Left: The Randolph-Washington mezzanine, looking west on June 8, 2001. The station mezzanine remains largely as it was remodeled in 1982, with its granite wall treatments, stainless steel paneling, and even its period signage! For a larger view, click here. (Photo by Graham Garfield)

Right: The Washington-Madison mezzanine, looking northwest on August 16, 2001. Remodeled just a year later, most of the same materials were used, but in a different configuration. The creation of the glass partition wall was an unusual feature. For a larger view, click here. (Photo by Graham Garfield)


(127N/36W) Randolph-Washington

(19N/36W) Washington-Madison

Washington Street and Dearborn Street, Loop

Service Notes:

Blue Line: Milwaukee-Dearborn Subway

Owl Service

Quick Facts:


127 N. Dearborn Street (Randolph-Washington mezzanine)

19 N. Dearborn Street (Washington-Madison mezzanine)

Established: February 25, 1951
Original Line: Milwaukee-Dearborn Subway
Previous Names: none

Skip-Stop Type:


Rebuilt: 1982
(Randolph-Washington), 1983-84 (Washington-Madison)
Status: In Use


Washington/Dearborn is typical of the downtown Dearborn and State Street subway stations, consisting of two mezzanine entrances feeding each end of the stop, which is a designated portion of a long "continuous" platform that stretches the length of the Loop. The Dearborn Subway's continuous platform, a bit shorter than its record-setting State Street cousin, is 2,500 feet long. Washington, as a transfer station, also had two passageways to the State Street Subway one block east. One was at the mezzanine level between the Randolph-Washington mezzanines of each subway, while the other was in the paid area and ran between the platforms below Jackson Boulevard.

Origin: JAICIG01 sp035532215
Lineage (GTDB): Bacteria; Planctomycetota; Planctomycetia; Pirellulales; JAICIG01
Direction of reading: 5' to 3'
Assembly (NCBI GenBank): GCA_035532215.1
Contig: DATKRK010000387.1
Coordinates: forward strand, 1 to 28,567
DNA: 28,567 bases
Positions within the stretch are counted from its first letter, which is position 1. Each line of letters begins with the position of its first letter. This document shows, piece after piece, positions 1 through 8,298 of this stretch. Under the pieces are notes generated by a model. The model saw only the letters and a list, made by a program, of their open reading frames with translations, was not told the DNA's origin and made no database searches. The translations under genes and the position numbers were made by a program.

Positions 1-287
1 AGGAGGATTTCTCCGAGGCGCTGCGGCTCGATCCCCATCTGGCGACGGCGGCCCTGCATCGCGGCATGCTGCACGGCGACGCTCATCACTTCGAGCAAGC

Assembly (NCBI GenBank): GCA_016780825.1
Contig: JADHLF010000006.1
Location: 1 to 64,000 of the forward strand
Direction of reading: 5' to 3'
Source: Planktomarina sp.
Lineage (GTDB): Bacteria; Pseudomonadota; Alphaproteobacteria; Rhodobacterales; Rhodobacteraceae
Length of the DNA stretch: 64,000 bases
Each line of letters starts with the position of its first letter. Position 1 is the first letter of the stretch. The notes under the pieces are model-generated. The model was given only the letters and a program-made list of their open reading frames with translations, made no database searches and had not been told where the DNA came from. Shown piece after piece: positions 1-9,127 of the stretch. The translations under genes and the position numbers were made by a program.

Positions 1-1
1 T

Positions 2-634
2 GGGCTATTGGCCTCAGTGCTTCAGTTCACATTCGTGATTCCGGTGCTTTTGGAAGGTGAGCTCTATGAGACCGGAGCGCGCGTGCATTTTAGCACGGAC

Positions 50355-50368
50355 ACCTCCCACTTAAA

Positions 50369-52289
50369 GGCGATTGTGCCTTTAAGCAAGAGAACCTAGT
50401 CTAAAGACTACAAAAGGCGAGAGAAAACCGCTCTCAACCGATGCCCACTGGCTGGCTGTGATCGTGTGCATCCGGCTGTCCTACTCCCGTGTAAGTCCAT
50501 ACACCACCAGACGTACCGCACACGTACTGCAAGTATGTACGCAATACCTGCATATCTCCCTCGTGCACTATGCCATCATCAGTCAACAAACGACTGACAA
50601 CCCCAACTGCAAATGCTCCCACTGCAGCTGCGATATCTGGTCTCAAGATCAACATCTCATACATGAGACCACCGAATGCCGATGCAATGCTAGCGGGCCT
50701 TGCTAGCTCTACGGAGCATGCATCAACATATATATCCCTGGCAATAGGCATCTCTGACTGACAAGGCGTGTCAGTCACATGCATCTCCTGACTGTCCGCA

A Douglas-Milwaukee "B" train made up of Boeing-Vertol 2400-series cars stops at Washington/Dearborn in 1978. It is interesting to note that despite it being 27 years after the Dearborn Subway opened and the CTA being in the middle of their second large-scale signage initiative (this time the KDR-style signs), this photo contains a large amount of original-design signage dating back to the subway's 1951 opening, including name signs and smaller symbol-type signs on the outer tunnel wall and the Type F illuminated hanging signs over the center platform. For a larger view, click here. (Photo by Brian J. Cudhay)

The architecture of the station was streamlined Art Moderne with some Art Deco elements, simple and austere compared to earlier subways in New York, London, Paris or other systems but very much in the style and fashion of the period in which it was designed. At street-level, the entrances were very simple, consisting of stairs down from the sidewalk surrounded by simple tubular railings with a smooth identification pylon at the back with Deco rings around the top. The fare controls were at a lower mezzanine level beneath Dearborn Street. The station mezzanines had broadly curving walls, which served to both reinforce the Moderne, streamlined architectural style employed in the Initial System of Subways station as well as to direct passenger flow through subtle design cues. The interior had smooth concrete floors and ceilings, red for the former and a neutral color for the latter. The fare control booths had an angled Deco design and were made of stone walls with a small ventilation grate near the bottom and glass windows on all four sides, allowing for maximum visibility of the mezzanine for the station agents. Turnstiles were steel, with some angled toward the entrances and a number of self-serve coin-operated models for efficient traffic circulation. Each mezzanine also had several amenities for the use of passengers, such as public phones, lockers, restrooms, and concessions.